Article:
I read the news about Apple’s shares falling 8% on an iPhone that has a great big crack running down its screen.
I dropped it about six months ago but have gradually stopped worrying about replacing either the screen or the whole phone. It still basically works and a new one is just so expensive, isn’t it? My contract’s up soon so maybe I’ll do it then. Or maybe I won’t. These days I’m happy to live with a beaten up iPhone.
Apparently I’m not alone. Figures from researchers BayStreet claim that iPhone owners in the US now wait almost 36 months to upgrade, up from 24 months in 2014, and this trend is just one of the reasons why Apple shareholders are suffering this morning.
The company warned the market last night that its global sales would be lower in the first three months of 2019 - down to $84bn from a previous forecast of between $89 and $93bn. There will also be a slight trimming of profit margins, it said.
iPhone owners like me in developed markets aren’t rushing to get the latest model as we once did. Price rises for Apple products have accelerated markedly in the past year and many users have decided that the latest models aren’t enough of an upgrade to justify the cost.
Some of them, as the company told investors, have chosen instead to take advantage of an offer to replace the battery on their old handsets - an offer the company was prompted to make after it admitted intentionally slowing down old iPhones to prevent sudden shutdowns. The offer of a battery replacement - costing $29 instead of $79 - ran for more than a year and ended on 31 December.
It isn’t only in established markets that Apple has problems. It blamed most if its sales slowdown on China which accounts for 15% of its sales and where the economy is growing less quickly, it suggested, thanks to trade tensions driven by President Donald Trump.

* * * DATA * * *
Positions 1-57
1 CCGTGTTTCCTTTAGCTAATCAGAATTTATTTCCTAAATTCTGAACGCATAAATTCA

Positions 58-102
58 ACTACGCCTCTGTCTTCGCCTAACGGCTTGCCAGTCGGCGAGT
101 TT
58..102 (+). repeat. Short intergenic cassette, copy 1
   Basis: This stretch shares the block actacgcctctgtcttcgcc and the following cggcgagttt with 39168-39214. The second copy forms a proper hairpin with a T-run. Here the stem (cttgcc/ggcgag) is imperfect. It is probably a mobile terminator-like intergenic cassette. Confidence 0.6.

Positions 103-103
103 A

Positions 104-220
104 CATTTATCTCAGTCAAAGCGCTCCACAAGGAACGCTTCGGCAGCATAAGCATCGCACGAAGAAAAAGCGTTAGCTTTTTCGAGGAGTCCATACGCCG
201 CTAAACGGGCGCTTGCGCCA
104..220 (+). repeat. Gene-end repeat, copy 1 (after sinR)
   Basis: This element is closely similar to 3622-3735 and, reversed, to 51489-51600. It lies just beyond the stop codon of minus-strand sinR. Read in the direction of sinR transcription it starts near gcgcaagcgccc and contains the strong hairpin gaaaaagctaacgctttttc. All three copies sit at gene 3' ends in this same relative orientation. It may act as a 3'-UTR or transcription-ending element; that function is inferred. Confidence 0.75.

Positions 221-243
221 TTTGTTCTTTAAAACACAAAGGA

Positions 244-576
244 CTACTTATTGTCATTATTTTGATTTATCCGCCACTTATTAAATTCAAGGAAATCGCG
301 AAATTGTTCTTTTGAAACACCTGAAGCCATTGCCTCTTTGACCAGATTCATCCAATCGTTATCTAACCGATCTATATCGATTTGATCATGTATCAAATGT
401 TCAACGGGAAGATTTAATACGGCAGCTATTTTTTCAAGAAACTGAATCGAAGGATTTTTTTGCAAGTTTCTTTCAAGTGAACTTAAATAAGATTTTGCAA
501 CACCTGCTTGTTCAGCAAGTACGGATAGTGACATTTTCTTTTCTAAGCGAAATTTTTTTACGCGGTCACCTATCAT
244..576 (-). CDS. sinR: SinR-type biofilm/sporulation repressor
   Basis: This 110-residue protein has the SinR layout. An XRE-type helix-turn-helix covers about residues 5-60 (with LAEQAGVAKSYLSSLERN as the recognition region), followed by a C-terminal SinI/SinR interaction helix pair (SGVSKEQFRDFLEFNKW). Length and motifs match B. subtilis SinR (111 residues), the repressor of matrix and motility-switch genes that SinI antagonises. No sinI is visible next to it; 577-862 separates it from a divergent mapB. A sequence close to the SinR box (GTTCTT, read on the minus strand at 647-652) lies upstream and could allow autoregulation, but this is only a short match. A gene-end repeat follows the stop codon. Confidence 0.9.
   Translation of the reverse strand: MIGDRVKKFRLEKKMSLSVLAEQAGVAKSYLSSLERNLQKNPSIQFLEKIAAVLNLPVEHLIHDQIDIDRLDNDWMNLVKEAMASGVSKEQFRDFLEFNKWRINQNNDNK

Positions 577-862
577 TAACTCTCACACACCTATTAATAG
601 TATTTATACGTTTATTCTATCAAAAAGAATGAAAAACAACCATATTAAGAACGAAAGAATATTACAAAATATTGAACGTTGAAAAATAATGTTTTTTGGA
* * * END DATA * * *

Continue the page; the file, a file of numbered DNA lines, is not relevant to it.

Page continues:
The change in fortunes has happened remarkably quickly. As recently as August, Apple was toasting becoming history’s first $1trillion company on the back of better-than-expected sales. At that stage the company accounted for 4% of the S&P 500, but the market has been growing wary since then. Handset parts suppliers have been reporting a slowdown in demand for the latest handsets and Apple has been unusually forward in pushing its new-for-old trade-in schemes, suggesting new sales have been slowing.
All this will lead investors to ask whether we have reached ‘peak iPhone’ - the point where sales growth ends and steady decline begins. I’m wary of that view, on the basis that demand from emerging markets like China is bound to fluctuate and will improve if growth there firms up. Any impact from worsening trade relations between China and the US will disappear if there is a sudden change in the political climate.
What’s harder for the company to explain away is the cooling demand from people like me who are happier walking around with a cracked iPhone than we once were. After a series of great leaps forward in smartphone performance since the first iPhone in 2007, improvements in the latest models these days seem more modest.
Moreover, Apple’s impenetrable brand power is looking less shiny. The battery ‘throttling’ controversy, along with widespread annoyance at Apple’s decision not to include conventional headphone sockets on the latest iPhones - forcing users to buy expensive Bluetooth versions or clunky ‘dongle’ adapters - reinforces the view that the company is now in the mode of squeezing every last cent it can from loyal users.
The share price falls of the past week reminds us that no matter how revolutionary a company may seem it is still subject to some old-fashioned rules. Brand can get you a long way but products that consumers love, priced at a level they consider offers value, matter more.
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